Risk management and corporate strategy

Corporate managers have grown progressively more aware of the risks faced in today's markets. In response to this awareness, a number of new financial instruments have emerged to assist with managing risk. Three fundamental approaches are available for dealing with risk. 1. Avoidance: Steps can be taken to eliminate it. 2. Insurance: A contract or insurance policy can be obtained to compensate for losses produced by certain risks. 3. Hedge: A countervailing position can be established to offset or ameliorate certain risks. Although we address all three of these alternatives, overwhelming emphasis is directed toward the third alternative, hedging.

Risk profiles

One of the key devices used to understand risk is the development of risk profiles. To create a risk profile one must identify the fundamental relationship between outcomes of interest and important causative factors. The payoff from some subordinate venture or even the entire value of a firm are common outcomes that risk profiles describe with respect to causative factors known as underlying variables. The risk profile shows how the value of interest changes along with prescribed changes in the underlying variable. The degree or magnitude of risk that an organization faces in a specific situation is often called its exposure. Typically, risk profiles are illustrated on a Cartesian coordinate system. The independent variable typically shown on the horizontal or X axis is the underlying variable and the impact in the form of gains or losses is typically shown on the vertical or Y axis.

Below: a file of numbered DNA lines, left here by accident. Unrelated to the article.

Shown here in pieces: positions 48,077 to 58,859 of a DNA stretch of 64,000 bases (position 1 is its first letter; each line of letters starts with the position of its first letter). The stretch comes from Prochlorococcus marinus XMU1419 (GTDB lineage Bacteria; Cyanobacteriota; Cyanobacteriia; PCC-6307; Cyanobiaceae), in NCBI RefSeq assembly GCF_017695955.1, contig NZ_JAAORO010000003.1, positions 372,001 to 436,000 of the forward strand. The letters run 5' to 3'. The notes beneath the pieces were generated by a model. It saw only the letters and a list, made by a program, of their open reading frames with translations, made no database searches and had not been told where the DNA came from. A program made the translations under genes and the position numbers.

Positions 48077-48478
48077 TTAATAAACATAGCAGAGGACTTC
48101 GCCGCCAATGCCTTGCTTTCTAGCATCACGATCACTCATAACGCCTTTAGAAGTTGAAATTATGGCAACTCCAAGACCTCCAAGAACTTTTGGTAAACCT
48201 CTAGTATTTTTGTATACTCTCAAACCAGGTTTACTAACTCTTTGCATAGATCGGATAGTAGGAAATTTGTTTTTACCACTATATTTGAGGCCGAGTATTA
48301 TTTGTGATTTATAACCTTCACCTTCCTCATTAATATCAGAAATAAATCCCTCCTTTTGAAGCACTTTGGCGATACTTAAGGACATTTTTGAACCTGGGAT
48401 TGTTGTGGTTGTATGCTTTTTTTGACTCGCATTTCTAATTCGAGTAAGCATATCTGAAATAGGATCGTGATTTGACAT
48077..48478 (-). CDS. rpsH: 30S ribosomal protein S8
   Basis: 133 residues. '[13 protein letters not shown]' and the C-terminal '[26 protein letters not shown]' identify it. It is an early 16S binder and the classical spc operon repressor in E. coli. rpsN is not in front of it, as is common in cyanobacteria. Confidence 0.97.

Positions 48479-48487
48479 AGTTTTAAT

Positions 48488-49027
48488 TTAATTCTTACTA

To a great extent, the slope of the profile illustrates the significance of that risk. More steep slopes indicate greater sensitivity of the outcome being examined to the underlying variable being considered.

Value at risk introduction

Expected shortfall

Sample risk problems